Becoming a Harvard student is a high achievement on its own, but to become the student body president thanks to your peers is an even greater one. Just ask 20-year-old Noah Harris, the first Black man to be elected by the student body to become president of Harvard’s Undergraduate Council, reports Hattiesburg American.
Harris is a junior government major from Hattiesburg, Mississippi. He succeeds two other Black students who have headed Harvard’s Undergraduate Council. The first to serve in the role, Cary Gabay, was a Black man chosen in 1993 by members of the council, and the second was a Black woman, Fentrice Driskell, who was also elected.
“I definitely don’t take that lightly,” Harris said of the confidence placed in him. “Especially with everything that went on this summer with the death of George Floyd and Breonna Taylor and Ahmaud Arbery, all the protests that went on in this moment of racial reckoning in this country. This is a major statement by the Harvard student body to entrust a Black man with such an unprecedented moment in its history.”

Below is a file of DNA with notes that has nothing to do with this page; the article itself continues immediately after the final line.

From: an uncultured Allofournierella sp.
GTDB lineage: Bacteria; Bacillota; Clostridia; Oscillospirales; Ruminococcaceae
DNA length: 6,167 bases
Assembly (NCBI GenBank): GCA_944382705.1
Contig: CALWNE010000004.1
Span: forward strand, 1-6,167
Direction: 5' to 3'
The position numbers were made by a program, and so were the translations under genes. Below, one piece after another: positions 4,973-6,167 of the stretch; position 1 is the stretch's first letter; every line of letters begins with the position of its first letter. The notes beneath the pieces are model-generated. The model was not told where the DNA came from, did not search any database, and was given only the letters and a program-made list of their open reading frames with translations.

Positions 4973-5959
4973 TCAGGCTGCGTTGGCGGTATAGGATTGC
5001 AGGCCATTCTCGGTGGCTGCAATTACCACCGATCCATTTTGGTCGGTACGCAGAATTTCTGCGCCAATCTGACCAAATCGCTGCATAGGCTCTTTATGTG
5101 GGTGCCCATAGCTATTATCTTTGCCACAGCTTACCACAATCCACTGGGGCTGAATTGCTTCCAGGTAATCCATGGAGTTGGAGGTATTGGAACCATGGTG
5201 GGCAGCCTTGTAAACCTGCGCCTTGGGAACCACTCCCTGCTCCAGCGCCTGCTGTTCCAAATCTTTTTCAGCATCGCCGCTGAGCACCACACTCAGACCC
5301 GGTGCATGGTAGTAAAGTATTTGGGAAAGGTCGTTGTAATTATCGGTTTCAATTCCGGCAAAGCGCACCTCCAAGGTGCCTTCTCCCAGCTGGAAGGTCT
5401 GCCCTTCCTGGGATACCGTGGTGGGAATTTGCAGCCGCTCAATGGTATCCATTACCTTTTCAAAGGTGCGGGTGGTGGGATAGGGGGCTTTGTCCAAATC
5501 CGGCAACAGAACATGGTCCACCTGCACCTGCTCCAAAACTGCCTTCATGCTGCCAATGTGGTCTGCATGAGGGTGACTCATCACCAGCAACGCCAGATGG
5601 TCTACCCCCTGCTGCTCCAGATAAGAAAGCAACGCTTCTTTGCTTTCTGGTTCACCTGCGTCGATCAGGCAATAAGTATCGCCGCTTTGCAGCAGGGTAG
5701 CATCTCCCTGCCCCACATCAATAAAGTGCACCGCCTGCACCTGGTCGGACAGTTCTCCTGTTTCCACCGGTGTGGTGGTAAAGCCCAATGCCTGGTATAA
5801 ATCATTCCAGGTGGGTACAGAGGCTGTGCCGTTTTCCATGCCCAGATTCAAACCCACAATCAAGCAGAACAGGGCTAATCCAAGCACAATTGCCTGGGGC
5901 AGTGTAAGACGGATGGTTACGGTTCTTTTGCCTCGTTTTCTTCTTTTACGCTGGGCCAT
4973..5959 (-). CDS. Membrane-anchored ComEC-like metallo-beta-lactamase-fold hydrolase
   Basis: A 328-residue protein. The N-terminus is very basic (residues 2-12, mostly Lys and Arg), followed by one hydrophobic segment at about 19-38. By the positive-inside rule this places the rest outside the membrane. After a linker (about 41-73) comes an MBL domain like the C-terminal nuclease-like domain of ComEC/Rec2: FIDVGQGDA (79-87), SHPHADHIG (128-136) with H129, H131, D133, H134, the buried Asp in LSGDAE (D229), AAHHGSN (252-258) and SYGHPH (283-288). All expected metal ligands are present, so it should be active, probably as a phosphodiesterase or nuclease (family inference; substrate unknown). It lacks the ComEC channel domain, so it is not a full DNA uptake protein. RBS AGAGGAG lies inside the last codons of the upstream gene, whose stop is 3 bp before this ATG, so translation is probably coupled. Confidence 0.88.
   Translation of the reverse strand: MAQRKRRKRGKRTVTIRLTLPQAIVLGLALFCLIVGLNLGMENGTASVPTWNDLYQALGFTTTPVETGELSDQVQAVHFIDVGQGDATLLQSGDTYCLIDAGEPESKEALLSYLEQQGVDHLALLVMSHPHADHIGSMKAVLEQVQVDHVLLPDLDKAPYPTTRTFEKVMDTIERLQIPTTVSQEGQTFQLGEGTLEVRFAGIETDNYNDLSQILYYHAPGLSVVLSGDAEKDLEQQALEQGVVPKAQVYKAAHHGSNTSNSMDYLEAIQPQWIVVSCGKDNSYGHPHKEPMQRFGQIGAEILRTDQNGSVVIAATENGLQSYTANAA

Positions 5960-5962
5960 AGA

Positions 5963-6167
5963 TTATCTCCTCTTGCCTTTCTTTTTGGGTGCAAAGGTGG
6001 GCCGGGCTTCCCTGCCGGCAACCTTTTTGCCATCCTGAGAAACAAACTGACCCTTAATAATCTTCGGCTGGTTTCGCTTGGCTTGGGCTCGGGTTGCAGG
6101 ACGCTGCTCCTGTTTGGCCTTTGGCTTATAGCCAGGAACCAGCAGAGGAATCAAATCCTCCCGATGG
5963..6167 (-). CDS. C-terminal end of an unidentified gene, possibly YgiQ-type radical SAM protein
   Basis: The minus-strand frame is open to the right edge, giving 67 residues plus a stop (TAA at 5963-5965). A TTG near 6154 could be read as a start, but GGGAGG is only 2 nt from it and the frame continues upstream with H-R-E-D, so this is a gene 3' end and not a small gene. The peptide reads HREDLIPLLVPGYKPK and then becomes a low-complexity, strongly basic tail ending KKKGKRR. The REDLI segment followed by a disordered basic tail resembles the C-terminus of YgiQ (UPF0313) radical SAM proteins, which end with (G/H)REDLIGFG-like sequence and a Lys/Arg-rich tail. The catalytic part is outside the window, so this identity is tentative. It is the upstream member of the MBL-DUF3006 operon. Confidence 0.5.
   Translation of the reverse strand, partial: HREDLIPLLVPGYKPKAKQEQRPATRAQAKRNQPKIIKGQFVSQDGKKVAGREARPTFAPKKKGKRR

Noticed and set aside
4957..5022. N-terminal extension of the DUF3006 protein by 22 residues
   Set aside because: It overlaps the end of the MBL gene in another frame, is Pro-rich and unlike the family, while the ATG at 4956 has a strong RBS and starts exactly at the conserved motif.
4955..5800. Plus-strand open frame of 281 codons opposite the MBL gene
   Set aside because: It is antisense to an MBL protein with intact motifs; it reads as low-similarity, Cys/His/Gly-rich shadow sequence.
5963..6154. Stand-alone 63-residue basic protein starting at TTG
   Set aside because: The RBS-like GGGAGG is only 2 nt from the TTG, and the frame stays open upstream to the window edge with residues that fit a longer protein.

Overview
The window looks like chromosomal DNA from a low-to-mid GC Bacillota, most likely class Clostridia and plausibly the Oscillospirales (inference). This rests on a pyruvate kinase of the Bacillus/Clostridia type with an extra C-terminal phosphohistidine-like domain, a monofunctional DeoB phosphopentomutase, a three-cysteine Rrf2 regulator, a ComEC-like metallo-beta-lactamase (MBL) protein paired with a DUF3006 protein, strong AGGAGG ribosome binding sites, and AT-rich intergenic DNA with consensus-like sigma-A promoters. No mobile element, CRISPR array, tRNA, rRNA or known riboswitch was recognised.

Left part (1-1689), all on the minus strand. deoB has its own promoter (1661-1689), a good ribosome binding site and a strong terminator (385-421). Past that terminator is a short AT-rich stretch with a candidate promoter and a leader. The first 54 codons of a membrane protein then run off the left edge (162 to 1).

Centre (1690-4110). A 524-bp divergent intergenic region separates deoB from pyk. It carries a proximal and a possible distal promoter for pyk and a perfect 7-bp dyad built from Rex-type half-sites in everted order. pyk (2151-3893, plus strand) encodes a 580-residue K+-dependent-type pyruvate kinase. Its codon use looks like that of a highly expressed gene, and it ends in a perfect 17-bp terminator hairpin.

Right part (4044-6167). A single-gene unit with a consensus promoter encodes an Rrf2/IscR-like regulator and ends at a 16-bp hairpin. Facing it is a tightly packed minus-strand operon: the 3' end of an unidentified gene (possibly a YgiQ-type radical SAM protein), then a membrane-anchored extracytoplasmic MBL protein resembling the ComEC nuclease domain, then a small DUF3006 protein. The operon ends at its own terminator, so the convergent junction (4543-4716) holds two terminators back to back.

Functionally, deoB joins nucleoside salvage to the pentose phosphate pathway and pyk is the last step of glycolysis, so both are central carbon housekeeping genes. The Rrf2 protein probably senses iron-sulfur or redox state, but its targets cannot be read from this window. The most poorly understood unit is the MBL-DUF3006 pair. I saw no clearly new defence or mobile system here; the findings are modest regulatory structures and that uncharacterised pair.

To win, Harris ran on a platform about diversity and inclusion. Alongside his new vice president, Jenny Gan, he hopes to build “Tomorrow’s Harvard.”
It’s hard for me to put into words how grateful I am to be elected Harvard Student Body President with my partner in crime Jenny Gan!! I will work tirelessly to make all of you proud over the next year. Thank you for this honor! Together, let’s Build Tomorrow’s Harvard!!! ☝🏾 pic.twitter.com/gsW05pXalf
— Noah Harris (@noah10harris) November 13, 2020
At present, Harris also co-chairs the Undergraduate Council’s Black Caucus and serves as treasurer. After graduation, he plans to attend Harvard Law School to become an attorney.
“I really think that’s an amazing profession for being able to stand up for people and give them a voice,” he said. “My parents have always taught me to use my voice and to use my platform, and to take the mic and to be able to speak up for people who needed it most, and I really see my love for government and law coming together in that way to be able to give people a voice in the courtroom, and I think that my gifts and my talents would be very well served there.”